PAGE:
Publishers, games companies, broadcasters, performers and artists need audiences. Audiences as consumers function to provide a direct revenue stream: the bigger the audience the greater the income. In the publishing and the academic arena large audiences (big classes, lots of readers, many citations) equate to recognition, esteem, success, and high “impact” in some measure. Audiences feature in … Continue reading
Mass media entertainment gives the word “reality” a real hammering. Hammering provides a useful metaphor. One of the ways the empirically minded commonly assert the incontrovertible reality of the world is to thump on something solid. Catching up with just 15 minutes of the BAFTA winning “structured reality” tv show The Only Way is Essex … Continue reading
The perennial tussle between the right to free speech and the right to privacy has a spatial dimension of relevance to any designer. Architects, geographers and planners are acutely aware of the relationships between public and private spaces. Free speech roughly equates to the right of access to a place (eg a city square, the … Continue reading
Is it just me, or is everyone losing the plot? I think stories in popular fiction, especially in film and television, are becoming increasingly complicated. There’s still heroism, personalised villainy, archetypes, sentimentality, the triumphant ending, and fidelity to genre and type, but the means of getting to the predictable ending seem ever more convoluted.
Who could fail to be moved by aerial images yesterday of the slew of mud, flaming buildings, vehicles, boats, and water, sliding inexorably across the landscape of the Fukushima, Ibaraki and Miyagi prefectures in Japan. The human tragedy was in full view as the white specs fleeing along country roads were eventually consumed by the debris’ indifferent course.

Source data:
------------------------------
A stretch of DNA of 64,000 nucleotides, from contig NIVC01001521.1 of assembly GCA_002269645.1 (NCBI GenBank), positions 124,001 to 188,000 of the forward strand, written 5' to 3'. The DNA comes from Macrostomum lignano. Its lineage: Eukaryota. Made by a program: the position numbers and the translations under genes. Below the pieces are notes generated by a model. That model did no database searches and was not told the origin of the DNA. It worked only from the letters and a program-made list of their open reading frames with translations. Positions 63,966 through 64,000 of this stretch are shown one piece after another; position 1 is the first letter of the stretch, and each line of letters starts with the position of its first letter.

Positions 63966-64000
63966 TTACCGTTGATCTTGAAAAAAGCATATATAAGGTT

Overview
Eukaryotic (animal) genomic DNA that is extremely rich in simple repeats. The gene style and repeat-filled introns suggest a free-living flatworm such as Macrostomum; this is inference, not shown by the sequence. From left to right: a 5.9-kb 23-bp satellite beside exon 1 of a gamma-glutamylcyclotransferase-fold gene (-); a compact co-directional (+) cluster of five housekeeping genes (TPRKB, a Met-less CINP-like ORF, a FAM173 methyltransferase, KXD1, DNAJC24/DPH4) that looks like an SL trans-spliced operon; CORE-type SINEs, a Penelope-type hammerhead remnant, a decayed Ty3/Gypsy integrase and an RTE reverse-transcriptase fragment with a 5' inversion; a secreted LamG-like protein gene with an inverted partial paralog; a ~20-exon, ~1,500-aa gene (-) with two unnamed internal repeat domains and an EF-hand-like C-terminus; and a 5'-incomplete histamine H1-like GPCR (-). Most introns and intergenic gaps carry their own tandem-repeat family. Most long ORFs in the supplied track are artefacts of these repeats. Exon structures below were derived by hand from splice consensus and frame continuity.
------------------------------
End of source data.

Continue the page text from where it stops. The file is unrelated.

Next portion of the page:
Digital photographs do not just come in ones, twos and as exquisite selections, but in vast numbers, arrayed in file stores, as outputs on web search engines, as well as social media and photo sharing sites. They appear as thumbnails arrayed on grids like postage stamps on the pages of an album. Stamps make little … Continue reading
Concern in the press about cyberbullying, identity theft, and other online risks have all but eclipsed the interesting influences the Internet has on professional life. Social media are turning professionals into celebrity wannabes.
Otaku is a Japanese word for a category of individual, typically a youth, who is obsessed with anime (Japanese animations), manga (comics), and other pop culture forms. He or she prefers to be alone, may be lonely, lacks social skills and stays at home. The otaku keeps unsociable hours: staying up for 40 hours then … Continue reading
Computer graphics and animation are remarkable in their ability to mimic reality, or so it seems. Such technologies are interesting in so far as they purvey unreality, or more precisely, for making presentations to audiences that are unlike everyday experiences — features of narrative, drama and film in any case, but exaggerated further in the … Continue reading